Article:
Saudi mortgage lender Amlak International for Real Estate Finance is planning to sell shares through an initial public offering.
The company said on Sunday that it would offer 27.2 million shares, representing 30 per cent of its capital.
It did not indicate a price range but said the net proceeds of the offering would be paid to the selling shareholders on a pro-rata basis.
“Our listing on the Tadawul marks a new chapter in the story of the company, and the board has every expectation that management and staff will fulfil the trust that the market places in us,” said Abdullah Al Howaish, chairman of Amlak International.
“We look forward to delivering on the strategic roadmap we have set out for the years ahead.”
The company appointed NCB Capital as the sole financial adviser for the listing.
Amlak International was established in 2007 and licensed by the Saudi Arabian Monetary Authority to provide Sharia-compliant funding solutions to corporate, high net-worth and individual clients.
The company reported a revenue of 296 million riyals (Dh290m) and earnings before tax of 102m riyals at a margin of 34.4 per cent in 2019.
During the first quarter, it posted revenue of 75m riyals and an EBT of 33m riyals at a margin of 44 per cent.
“We are ready to capture a growing number of opportunities, in particular those provided by the positive market dynamics created by the kingdom’s Vision 2030 reform programme,” Abdullah Al Sudairy, chief executive of Amlak International, said.
“Among our most important competitive advantages is our diverse lending portfolio, which covers the full corporate and individual spectrum. This will enable Amlak to build on its strong position in the corporate real estate financing segment, while supporting Saudis in their ambitions to buy and build homes.”
Driven by population growth and a supportive government policy, housing demand in the kingdom is expected to increase to 188,000 units a year until 2021, then to 203,000 a year from 2022 to 2025 and eventually to 219,000 a year from 2026 to 2029, the company said.
The Ministry of Housing intends to disburse 204,000 individual contracts for housing this year, up from 179,217 contracts worth 79 billion riyals in 2019.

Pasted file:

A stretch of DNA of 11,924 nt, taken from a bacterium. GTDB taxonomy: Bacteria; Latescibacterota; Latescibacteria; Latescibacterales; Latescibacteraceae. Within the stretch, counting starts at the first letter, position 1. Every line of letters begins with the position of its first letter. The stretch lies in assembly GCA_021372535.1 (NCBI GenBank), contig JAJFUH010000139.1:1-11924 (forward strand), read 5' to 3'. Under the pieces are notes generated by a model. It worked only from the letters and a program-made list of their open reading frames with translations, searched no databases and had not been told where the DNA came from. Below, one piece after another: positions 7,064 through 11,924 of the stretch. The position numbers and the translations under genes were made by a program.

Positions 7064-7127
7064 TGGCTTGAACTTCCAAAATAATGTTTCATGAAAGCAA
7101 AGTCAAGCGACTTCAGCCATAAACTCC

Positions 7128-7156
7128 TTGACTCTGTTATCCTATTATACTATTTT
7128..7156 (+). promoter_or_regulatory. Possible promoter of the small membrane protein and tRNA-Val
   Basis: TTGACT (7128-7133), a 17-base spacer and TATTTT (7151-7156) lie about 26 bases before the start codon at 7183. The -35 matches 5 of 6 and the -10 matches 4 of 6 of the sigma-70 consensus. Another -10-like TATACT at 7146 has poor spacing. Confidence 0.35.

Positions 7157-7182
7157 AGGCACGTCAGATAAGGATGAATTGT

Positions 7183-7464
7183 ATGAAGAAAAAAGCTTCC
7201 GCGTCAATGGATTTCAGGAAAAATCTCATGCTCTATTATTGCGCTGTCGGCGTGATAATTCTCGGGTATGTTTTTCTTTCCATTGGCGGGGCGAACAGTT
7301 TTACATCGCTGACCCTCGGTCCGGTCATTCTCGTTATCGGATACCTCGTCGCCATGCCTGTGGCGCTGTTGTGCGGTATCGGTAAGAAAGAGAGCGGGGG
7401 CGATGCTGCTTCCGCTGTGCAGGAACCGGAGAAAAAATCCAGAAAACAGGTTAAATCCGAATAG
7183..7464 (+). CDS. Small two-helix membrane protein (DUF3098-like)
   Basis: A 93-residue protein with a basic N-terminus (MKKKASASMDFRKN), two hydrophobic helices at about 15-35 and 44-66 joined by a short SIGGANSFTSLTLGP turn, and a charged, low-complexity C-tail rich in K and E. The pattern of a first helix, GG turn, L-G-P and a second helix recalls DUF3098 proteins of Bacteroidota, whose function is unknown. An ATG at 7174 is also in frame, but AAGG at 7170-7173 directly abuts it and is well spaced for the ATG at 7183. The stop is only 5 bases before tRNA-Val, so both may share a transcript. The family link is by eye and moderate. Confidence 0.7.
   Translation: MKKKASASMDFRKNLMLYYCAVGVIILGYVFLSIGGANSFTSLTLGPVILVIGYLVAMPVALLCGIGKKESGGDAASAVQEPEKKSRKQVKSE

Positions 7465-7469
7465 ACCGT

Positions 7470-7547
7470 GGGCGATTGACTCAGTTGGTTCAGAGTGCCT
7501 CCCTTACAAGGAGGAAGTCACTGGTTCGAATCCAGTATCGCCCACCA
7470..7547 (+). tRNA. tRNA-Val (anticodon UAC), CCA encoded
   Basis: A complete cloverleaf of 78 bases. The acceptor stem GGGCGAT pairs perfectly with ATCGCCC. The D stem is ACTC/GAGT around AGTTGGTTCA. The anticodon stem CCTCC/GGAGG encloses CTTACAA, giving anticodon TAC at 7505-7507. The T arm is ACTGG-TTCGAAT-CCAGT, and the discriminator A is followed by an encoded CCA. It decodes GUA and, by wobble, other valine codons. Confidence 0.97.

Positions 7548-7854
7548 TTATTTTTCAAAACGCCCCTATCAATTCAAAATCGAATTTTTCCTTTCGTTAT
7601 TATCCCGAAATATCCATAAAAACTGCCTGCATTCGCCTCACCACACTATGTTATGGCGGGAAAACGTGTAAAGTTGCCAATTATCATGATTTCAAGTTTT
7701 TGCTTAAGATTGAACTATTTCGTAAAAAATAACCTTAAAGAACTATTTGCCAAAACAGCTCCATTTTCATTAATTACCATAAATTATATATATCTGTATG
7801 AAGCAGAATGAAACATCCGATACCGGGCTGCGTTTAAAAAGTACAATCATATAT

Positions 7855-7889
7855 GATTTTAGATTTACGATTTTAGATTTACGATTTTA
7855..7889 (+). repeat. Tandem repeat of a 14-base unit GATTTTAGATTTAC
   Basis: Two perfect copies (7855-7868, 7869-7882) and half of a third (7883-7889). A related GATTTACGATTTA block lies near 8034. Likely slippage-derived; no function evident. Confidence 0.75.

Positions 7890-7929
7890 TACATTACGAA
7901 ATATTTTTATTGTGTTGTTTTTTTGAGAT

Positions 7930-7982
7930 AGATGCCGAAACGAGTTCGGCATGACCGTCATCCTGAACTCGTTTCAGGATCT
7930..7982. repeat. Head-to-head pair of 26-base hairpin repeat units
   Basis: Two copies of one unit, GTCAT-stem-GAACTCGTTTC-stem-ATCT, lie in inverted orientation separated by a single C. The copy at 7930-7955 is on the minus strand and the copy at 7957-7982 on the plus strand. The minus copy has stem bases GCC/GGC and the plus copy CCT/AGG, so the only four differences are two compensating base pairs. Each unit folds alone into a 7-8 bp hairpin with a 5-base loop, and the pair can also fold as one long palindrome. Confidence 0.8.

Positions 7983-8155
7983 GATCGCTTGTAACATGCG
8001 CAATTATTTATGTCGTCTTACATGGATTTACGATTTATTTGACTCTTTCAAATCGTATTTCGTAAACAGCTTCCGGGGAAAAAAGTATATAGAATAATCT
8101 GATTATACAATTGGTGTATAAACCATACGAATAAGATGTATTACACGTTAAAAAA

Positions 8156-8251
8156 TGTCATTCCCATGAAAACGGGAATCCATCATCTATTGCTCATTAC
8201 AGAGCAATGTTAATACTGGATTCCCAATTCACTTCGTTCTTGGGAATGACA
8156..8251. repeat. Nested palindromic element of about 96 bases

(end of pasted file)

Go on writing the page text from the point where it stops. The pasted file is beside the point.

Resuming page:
The size of the real estate financing market is expected to grow by a compound annual rate of 8.7 per cent to exceed 1 trillion riyals by 2029, the company said.
“Demand for real estate financing is accelerating and our substantial funding base and first-class technology platform put us in a position to increase momentum,” Mr Al Sudairy said.
Amlak has access to a wide and diverse range of funding sources, with 3.5bn riyals in available credit with banks, of which more than 39 per cent has yet to be utilised, it said. As at December 31, 2019, 65 per cent of the company’s funding was through Sharia-compliant debt while the remaining portion was from internal resources.
Unveiled in 2016, Saudi Arabia’s Vision 2030 is an economic overhaul plan to diversify revenue streams, nurture local industries and reduce the country’s dependence on oil. The country is also reforming local laws and regulations to attract more foreign investment.
The value of IPO deals in the Gulf jumped 14-fold year on year in the first quarter as companies focused on listing on local bourses after Saudi Aramco’s record-breaking market debut late last year.
Three IPOs were recorded in the Gulf during the first three months of the year, raising $801.3m (Dh2.94bn), compared to one listing worth $57.6m in the same quarter a year ago, according to the Mena IPO report published last week by consultancy EY.
Two of the three GCC listings were in Saudi Arabia, with the largest being the $700.9m IPO of Dr Sulaiman Al Habib Medical Services Company, a healthcare group operating hospitals, medical centres and pharmacies.